Spring Framework - Application Context - three ways to get to the application context | MyThinkPond

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This article shows you three different ways how to get to the Spring Framework Application Context in your code.

Summary

(This is a repost of an older article I wrote in 2010). In searching Google for “Spring ApplicationContextAware”, you will come across a lot of recommendations and I also see a lot of folks continuing to complain saying that their setApplicationContext method does not get invoked. So to help clarify, I’m blogging a few notes in hope that it helps clarify how the context works.

Method-1

In your class you implement ApplicationContextAware class like this:

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public class MyClass implements ApplicationContextAware {

    static final long serialVersionUID = 02L;

    ApplicationContext applicationContext = null;

    public void doSomething(){
        if (applicationContext != null && applicationContext.containsBean("accessKeys")){
            MyBean beanA = (MyBean) applicationContext.getBean("mybean");
            //Do something with this AccessBean
        }

        return null;
    }

    @Override
    public void setApplicationContext(final ApplicationContext applicationContext) throws BeansException {
        System.out.println("setting context");
        this.applicationContext = applicationContext;
    }

}

Method-2

If you are in a Java Servlet, you can do the following:

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public class gzservlet extends HttpServlet {
    static final long serialVersionUID = 02L;

    ApplicationContext applicationContext = null;

    @Override
    protected void doGet(HttpServletRequest req, HttpServletResponse resp) throws ServletException, IOException {
        if (applicationContext == null){
            System.out.println("setting context in get");
            applicationContext = WebApplicationContextUtils.getWebApplicationContext(this.getServletContext());
        }
        if (applicationContext != null && applicationContext.containsBean("accessKeys")){
            AccessBean thisAccessBean = (AccessBean) applicationContext.getBean("accessKeys");
            req.setAttribute("keys", thisAccessBean.toString());
            System.out.println("setting keys");
        }

        req.getRequestDispatcher("/index2.jsp").include(req,resp);
    }

}

So the question one would ask is when to use what? And the answer is. Depends on how you are invoking Spring.

What works for Method #1: when you invoke Spring you are using the DispatcherServlet link this. Then Method #1 will resolve the implementation of ApplicationContextAware and call the setApplicationContext() method to set the context.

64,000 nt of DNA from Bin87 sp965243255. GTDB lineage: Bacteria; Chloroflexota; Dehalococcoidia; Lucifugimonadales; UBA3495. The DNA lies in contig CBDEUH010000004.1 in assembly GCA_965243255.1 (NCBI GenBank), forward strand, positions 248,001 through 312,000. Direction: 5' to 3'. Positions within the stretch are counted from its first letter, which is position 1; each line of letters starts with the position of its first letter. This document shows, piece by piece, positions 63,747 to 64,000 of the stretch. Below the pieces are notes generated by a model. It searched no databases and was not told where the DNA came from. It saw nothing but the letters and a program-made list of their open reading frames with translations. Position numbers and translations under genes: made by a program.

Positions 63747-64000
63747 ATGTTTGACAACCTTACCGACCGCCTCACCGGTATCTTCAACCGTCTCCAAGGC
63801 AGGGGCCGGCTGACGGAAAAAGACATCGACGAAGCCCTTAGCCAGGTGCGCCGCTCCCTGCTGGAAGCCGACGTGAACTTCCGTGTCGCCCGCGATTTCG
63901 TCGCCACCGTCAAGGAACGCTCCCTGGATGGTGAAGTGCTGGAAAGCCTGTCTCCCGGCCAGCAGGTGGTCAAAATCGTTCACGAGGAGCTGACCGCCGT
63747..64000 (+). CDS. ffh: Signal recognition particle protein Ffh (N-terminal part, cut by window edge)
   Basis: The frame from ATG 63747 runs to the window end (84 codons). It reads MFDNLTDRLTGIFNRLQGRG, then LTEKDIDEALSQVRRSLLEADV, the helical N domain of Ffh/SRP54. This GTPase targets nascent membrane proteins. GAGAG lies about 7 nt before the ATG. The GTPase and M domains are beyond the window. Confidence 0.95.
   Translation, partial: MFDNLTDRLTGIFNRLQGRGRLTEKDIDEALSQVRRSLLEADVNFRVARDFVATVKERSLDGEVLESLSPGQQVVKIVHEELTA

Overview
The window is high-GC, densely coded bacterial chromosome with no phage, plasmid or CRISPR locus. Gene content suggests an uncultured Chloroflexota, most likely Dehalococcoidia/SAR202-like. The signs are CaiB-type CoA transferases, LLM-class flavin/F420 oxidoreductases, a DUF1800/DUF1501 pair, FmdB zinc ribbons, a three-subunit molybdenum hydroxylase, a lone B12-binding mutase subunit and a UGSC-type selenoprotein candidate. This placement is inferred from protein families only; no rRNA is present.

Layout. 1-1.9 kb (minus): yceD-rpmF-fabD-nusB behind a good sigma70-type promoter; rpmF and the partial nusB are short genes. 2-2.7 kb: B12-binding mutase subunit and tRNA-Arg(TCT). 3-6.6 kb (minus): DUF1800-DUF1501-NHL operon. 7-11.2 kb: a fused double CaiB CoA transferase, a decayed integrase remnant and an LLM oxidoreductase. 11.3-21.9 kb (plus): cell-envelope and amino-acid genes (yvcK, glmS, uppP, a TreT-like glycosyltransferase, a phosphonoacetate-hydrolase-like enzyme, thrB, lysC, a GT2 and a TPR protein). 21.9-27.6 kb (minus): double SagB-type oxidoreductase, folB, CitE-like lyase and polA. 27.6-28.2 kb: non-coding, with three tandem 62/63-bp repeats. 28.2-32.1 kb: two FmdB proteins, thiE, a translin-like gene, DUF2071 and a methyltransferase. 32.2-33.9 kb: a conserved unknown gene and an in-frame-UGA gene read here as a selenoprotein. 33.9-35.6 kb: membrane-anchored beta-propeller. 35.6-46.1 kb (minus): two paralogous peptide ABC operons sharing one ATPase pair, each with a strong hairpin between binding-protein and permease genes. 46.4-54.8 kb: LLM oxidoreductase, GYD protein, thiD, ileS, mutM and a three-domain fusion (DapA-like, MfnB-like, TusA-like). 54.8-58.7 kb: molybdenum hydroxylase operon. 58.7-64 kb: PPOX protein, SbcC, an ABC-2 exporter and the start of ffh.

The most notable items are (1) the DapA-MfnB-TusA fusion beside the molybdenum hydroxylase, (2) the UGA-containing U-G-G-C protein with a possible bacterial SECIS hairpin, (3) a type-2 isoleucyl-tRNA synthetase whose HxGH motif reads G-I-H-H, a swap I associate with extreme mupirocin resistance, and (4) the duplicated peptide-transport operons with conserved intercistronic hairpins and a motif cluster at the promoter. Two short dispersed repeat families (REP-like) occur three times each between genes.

In web.xml:

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<servlet>
	<servlet-name>dispatchservlet</servlet-name>
	<servlet-class>org.springframework.web.servlet.DispatcherServlet</servlet-class>
	<load-on-startup>1</load-on-startup>
</servlet>

<servlet-mapping>
	<servlet-name>dispatchservlet</servlet-name>
	<url-pattern>/*</url-pattern>
</servlet-mapping>

If you are not using the DispatcherServlet and you are initializing Spring using a Listener and you have your own Servlet that’s driving the Request\Response scope then use Method #2. Below is an example of how the web.xml will look like in this case.

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<listener>
   <listener-class>org.springframework.web.context.ContextLoaderListener</listener-class>
</listener>

<servlet>
  <servlet-name>MyOwnServlet</servlet-name>
  <servlet-class>com.something.myservlet</servlet-class>
  <load-on-startup>2</load-on-startup>
</servlet>

<servlet-mapping>
  <servlet-name>MyOwnServlet</servlet-name>
  <url-pattern>*.do</url-pattern>
</servlet-mapping>

I hope this clarifies why sometimes even though you have implemented the ApplicationContextAware interface, your setter does not get invoked.

[09/12/2010] Here is a third way to get your context:

Create the following class with a static method to get your context:

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import org.springframework.beans.BeansException;
import org.springframework.context.ApplicationContext;
import org.springframework.context.ApplicationContextAware;

public class ApplicationContextProvider implements ApplicationContextAware{
	private static ApplicationContext ctx = null;
 	public static ApplicationContext getApplicationContext() {
		return ctx;
 	}
 	public void setApplicationContext(ApplicationContext ctx) throws BeansException {
		this.ctx = ctx;
 	}
}

and in your spring bean configuration xml file add the following:

1
<bean id="applicationContextProvider" class="ApplicationContextProvider"></bean>

And now in your classes, you can do the following:

ApplicationContext ctx = ApplicationContextProvider.getApplicationContext();

That’s it!!!

Cheers.

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Venkatt Guhesan avatar
About Venkatt Guhesan
Enterprise Software Architect currently working at DataDirect Networks developing a highly scalable monitoring solution called DDN Insight. My passions include all things Open Source including Linux (CentOS, Red Hat, Gentoo, Open Stack, Docker & Ubuntu), embedded ARM processors and microcontrollers (Arduino, UDOO, Cubieboard, BeagleBoard, OnionIO, TI's Zigbee). Coming from an Electrical and Computer Engineering background, working in developing and designing enterprise - distributed, highly scalable software requires a unique set of software skills with a good understanding of the hardware. This makes his work challenging and interesting. In his free time, he spends his time with his family and two children. He also enjoys researching on topics including - world ancient history and yoga. Visit the 'About' section for more details.
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